Penguin, Apr 1, 1998 - Fiction - 208 pages
The first historical novel by the Nobel Prize-winning author of Kristin Lavransdatter
A Penguin Classic
More than a decade before writing Kristin Lavransdatter, the trilogy about fourteenth-century Norway that won her the Nobel Prize, Sigrid Undset published Gunnar’s Daughter, a brief, swiftly moving tale about a more violent period of her country’s history, the Saga Age. Set in Norway and Iceland at the beginning of the eleventh century, Gunnar's Daughter is the story of the beautiful, spoiled Vigdis Gunnarsdatter, who is raped by the man she had wanted to love. A woman of courage and intelligence, Vigdis is toughened by adversity. Alone she raises the child conceived in violence, repeatedly defending her autonomy in a world governed by men. Alone she rebuilds her life and restores her family's honor—until an unremitting social code propels her to take the action that again destroys her happiness.
First published in 1909, Gunnar's Daughter was in part a response to the rise of nationalism and Norway's search for a national identity in its Viking past. But unlike most of the Viking-inspired art of its period, Gunnar's Daughter is not a historical romance. It is a skillful conversation between two historical moments about questions as troublesome in Undset's own time—and in ours—as they were in the Saga Age: rape and revenge, civil and domestic violence, troubled marriages, and children made victims of their parents' problems.
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LibraryThing ReviewUser Review - labfs39 - LibraryThing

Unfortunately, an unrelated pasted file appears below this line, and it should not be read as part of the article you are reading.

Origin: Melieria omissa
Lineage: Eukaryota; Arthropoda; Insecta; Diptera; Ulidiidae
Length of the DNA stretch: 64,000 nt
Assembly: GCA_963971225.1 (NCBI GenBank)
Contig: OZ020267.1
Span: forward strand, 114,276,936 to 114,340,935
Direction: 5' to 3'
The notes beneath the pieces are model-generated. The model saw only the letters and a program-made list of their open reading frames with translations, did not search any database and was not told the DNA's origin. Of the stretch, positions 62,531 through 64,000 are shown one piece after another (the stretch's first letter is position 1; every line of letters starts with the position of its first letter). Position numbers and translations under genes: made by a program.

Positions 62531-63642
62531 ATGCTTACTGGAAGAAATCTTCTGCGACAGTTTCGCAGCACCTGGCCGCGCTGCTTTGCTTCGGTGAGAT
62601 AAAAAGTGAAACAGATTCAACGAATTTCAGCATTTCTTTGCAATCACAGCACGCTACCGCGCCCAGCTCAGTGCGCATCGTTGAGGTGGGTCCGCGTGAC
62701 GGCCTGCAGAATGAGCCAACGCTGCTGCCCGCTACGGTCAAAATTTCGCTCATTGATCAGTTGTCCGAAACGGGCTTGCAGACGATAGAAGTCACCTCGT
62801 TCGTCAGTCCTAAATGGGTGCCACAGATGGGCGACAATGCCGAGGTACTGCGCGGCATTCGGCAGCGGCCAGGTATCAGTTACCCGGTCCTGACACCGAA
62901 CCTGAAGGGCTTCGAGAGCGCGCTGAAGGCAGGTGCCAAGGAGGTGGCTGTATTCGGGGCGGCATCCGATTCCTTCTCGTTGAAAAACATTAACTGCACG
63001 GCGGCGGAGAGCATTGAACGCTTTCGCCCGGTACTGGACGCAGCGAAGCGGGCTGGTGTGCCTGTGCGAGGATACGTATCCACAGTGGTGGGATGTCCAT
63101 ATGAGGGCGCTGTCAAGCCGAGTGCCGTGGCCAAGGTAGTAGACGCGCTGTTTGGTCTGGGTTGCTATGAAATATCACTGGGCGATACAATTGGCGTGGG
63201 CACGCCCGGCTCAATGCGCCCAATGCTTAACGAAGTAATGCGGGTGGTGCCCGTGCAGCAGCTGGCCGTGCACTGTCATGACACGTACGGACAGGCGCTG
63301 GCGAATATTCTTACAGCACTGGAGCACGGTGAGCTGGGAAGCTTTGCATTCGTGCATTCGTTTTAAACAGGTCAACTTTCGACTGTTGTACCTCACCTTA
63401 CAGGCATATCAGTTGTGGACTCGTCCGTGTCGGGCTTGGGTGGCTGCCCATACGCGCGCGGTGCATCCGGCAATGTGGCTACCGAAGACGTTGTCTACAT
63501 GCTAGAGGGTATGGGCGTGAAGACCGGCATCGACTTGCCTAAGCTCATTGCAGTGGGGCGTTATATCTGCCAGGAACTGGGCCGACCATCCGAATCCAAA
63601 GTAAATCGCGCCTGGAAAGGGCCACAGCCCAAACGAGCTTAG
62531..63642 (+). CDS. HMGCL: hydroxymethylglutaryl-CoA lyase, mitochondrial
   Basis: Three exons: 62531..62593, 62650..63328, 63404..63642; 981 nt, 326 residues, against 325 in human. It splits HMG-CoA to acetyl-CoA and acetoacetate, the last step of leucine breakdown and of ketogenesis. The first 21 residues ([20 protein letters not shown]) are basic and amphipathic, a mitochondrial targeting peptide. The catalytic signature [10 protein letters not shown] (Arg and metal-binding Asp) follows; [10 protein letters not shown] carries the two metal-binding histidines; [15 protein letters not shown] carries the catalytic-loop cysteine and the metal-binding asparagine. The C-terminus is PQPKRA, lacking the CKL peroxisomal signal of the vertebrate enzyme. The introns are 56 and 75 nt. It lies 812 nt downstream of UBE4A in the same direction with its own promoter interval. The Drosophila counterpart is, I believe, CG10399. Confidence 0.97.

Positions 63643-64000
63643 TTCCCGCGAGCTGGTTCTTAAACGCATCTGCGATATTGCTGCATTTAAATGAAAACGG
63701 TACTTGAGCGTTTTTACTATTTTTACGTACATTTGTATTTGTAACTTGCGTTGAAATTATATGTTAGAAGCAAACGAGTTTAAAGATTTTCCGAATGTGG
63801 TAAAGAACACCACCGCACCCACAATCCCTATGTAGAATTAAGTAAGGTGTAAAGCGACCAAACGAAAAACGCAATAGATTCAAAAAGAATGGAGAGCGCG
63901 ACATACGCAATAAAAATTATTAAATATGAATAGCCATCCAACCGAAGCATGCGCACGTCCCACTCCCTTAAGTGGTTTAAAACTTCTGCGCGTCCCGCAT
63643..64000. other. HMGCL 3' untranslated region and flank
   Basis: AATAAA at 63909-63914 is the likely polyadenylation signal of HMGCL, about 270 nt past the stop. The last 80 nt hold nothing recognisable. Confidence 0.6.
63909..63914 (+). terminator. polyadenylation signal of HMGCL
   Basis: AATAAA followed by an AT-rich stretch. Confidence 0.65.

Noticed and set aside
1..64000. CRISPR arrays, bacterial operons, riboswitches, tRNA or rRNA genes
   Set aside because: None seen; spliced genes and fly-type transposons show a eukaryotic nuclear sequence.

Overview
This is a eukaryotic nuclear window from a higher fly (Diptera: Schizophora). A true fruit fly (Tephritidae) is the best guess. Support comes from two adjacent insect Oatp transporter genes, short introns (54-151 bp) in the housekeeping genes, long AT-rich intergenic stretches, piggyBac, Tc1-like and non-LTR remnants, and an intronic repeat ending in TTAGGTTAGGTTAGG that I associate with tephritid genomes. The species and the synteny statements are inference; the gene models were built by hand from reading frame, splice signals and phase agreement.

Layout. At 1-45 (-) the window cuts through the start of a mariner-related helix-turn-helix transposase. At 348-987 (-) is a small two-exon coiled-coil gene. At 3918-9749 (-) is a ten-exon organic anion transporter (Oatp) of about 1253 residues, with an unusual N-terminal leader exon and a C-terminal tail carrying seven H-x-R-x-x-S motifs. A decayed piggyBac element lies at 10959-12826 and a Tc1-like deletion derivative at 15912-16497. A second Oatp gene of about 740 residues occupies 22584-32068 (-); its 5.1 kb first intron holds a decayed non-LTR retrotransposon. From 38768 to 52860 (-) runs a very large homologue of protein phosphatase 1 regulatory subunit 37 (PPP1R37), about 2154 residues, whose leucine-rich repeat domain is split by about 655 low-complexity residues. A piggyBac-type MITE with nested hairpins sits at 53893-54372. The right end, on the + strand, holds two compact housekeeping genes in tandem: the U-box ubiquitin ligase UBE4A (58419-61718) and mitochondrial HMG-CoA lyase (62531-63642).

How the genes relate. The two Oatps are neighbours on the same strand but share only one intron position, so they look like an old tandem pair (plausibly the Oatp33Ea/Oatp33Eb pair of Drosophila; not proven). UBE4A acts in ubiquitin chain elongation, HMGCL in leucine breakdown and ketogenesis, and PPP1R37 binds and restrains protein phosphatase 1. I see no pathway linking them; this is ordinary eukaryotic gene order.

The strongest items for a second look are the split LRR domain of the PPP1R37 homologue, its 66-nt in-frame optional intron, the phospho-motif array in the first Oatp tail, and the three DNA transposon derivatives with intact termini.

Although much shorter than Kristin Lavransdatter, only 213 pages, the two books are quite similar. Both reveal the harsh lives of women in Norway and the pain caused by bearing children out of wedlock ... Read full review
LibraryThing ReviewUser Review - billt568 - LibraryThing
A fantastic little novel, the absolute best of Undset condensed in a two sitting read. Written in the style of prose edda, this is a compelling historical melodrama that I enjoyed every second of. An excellent primer before attempting Lavransdatta or Hestviken Read full review
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Common terms and phrases
Ęsa answered arms Arne asked bear began begged believe bench better blood brought called carried CHAPTER child Christian cloak dark Daughter door eyes face father fell fire followed forest forward gave give Gudrun Gunnar hair hand head hear heard heart held horse Iceland Illuge Kaare killed King kissed late laughed Leikny lived Ljot looked marriage matter Medieval meet mind mother never night Norse Norway Norwegian Olav once Oslo Press promised replied river round sagas seemed seen ship side Sigrid Undset sons sorrow speak spoke stay stone stood story summer surely talk tell things thought told took turned Ulvar Undset University Uspak Vadin Veterlide Vigdis Viking wife wish woman women write young